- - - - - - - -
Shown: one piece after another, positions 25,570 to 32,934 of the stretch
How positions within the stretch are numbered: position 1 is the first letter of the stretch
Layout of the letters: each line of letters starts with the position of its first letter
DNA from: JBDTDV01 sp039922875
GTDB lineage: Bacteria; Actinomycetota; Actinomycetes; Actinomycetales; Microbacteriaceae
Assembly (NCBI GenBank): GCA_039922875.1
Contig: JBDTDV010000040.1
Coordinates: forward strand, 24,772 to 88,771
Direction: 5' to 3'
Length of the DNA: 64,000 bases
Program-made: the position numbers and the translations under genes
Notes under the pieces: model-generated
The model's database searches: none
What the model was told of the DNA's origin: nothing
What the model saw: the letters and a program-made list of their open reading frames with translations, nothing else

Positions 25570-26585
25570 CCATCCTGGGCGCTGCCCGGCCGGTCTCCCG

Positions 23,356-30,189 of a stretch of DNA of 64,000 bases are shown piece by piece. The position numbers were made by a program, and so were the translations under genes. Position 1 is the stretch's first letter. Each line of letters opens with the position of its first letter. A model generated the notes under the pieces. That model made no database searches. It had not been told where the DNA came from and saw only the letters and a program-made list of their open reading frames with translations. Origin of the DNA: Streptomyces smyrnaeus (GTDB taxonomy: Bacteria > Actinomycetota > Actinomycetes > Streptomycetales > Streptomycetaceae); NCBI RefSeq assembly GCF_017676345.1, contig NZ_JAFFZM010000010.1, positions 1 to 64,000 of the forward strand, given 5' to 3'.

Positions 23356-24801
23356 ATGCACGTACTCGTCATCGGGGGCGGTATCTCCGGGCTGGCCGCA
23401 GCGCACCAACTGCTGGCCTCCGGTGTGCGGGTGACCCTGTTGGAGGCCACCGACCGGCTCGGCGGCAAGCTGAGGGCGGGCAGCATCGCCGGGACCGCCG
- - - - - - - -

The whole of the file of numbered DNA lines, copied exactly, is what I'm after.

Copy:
Shown: one piece after another, positions 25,570 to 32,934 of the stretch
How positions within the stretch are numbered: position 1 is the first letter of the stretch
Layout of the letters: each line of letters starts with the position of its first letter
DNA from: JBDTDV01 sp039922875
GTDB lineage: Bacteria; Actinomycetota; Actinomycetes; Actinomycetales; Microbacteriaceae
Assembly (NCBI GenBank): GCA_039922875.1
Contig: JBDTDV010000040.1
Coordinates: forward strand, 24,772 to 88,771
Direction: 5' to 3'
Length of the DNA: 64,000 bases
Program-made: the position numbers and the translations under genes
Notes under the pieces: model-generated
The model's database searches: none
What the model was told of the DNA's origin: nothing
What the model saw: the letters and a program-made list of their open reading frames with translations, nothing else

Positions 25570-26585
25570 CCATCCTGGGCGCTGCCCGGCCGGTCTCCCG

Positions 23,356-30,189 of a stretch of DNA of 64,000 bases are shown piece by piece. The position numbers were made by a program, and so were the translations under genes. Position 1 is the stretch's first letter. Each line of letters opens with the position of its first letter. A model generated the notes under the pieces. That model made no database searches. It had not been told where the DNA came from and saw only the letters and a program-made list of their open reading frames with translations. Origin of the DNA: Streptomyces smyrnaeus (GTDB taxonomy: Bacteria > Actinomycetota > Actinomycetes > Streptomycetales > Streptomycetaceae); NCBI RefSeq assembly GCF_017676345.1, contig NZ_JAFFZM010000010.1, positions 1 to 64,000 of the forward strand, given 5' to 3'.

Positions 23356-24801
23356 ATGCACGTACTCGTCATCGGGGGCGGTATCTCCGGGCTGGCCGCA
23401 GCGCACCAACTGCTGGCCTCCGGTGTGCGGGTGACCCTGTTGGAGGCCACCGACCGGCTCGGCGGCAAGCTGAGGGCGGGCAGCATCGCCGGGACCGCCG